DETROIT -- The question in Tuesday's Michigan Democratic primary was not whether Hillary Clinton could beat anybody.It sure seems odd to be analyzing the results of this farce as a horse race, when the DNC's threat to not seat the delegates is such a perversion of the Democratic process. The race to schedule early primaries is a real problem, but you don't solve it by disenfranchising an entire state -- especially if you're the party that so often, with good reason, accuses the Republican Party of voter suppression. If this cynical intraparty gamesmanship costs the Democrats a key blue state this fall, they only have themselves to blame. At least Hillary stayed on the ballot. The cynicism of her opponents John Edwards and Barack Obama pulling their names, knowing she had a lock on more than half the vote, is also distressing.
The question was whether Clinton could beat nobody.
As the only leading Democratic contender to keep her name on the ballot after Michigan officials moved their primary ahead of the opening date scheduled by the Democratic National Committee, Clinton was perfectly positioned. She had no serious opposition. She also had the strong support of top Michigan Democrats such as Governor Jennifer Granholm and U.S. Senator Debbie Stabenow.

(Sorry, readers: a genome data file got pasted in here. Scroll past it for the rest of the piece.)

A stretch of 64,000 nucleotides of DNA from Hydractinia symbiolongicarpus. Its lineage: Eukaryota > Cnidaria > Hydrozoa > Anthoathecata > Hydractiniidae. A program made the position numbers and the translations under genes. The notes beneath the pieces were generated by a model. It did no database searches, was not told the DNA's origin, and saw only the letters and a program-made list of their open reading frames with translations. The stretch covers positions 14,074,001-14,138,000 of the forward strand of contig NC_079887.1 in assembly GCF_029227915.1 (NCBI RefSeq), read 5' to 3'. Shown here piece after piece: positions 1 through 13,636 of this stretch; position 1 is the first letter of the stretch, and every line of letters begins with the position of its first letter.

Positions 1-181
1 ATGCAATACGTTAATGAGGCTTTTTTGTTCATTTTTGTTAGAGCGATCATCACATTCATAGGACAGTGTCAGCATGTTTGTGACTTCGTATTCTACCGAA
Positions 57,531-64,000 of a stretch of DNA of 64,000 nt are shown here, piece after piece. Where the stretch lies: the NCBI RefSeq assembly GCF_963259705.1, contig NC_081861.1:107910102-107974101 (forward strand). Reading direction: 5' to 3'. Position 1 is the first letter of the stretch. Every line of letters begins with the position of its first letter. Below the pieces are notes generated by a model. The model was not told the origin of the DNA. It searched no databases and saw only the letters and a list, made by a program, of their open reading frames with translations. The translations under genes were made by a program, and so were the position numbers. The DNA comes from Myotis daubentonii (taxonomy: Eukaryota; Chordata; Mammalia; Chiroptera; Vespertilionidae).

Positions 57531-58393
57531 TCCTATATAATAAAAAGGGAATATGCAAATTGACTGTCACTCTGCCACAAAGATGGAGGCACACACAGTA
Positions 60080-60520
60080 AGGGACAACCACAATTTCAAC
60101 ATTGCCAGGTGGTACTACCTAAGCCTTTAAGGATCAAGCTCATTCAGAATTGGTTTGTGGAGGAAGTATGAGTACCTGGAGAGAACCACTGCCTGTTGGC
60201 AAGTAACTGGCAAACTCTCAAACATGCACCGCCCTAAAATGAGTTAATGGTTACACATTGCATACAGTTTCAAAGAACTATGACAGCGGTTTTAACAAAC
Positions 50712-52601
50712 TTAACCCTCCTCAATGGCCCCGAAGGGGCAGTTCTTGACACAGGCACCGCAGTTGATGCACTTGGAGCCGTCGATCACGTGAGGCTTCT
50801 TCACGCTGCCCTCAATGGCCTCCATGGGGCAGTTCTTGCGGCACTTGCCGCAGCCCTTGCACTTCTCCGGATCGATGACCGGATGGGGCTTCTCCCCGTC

The whole shabby episode is also a reminder of Democrats' tendency to shoot themselves in the foot by being too cute by half. Al Gore lost the election when he started out by calling for a selective recount. As we now know, he would have won if he had called for a recount of the entire state from the beginning.
I'm a huge John Nichols fan, but he blew this one. He should know better -- the DNC also messed with our open primary in Wisconsin a few years ago. Democrats should seat democratically elected delegates. They should be encouraging the electoral process, not discouraging it. Period. Don't like the primary schedule? Fine. Work it out. But not by disenfranchising an entire state.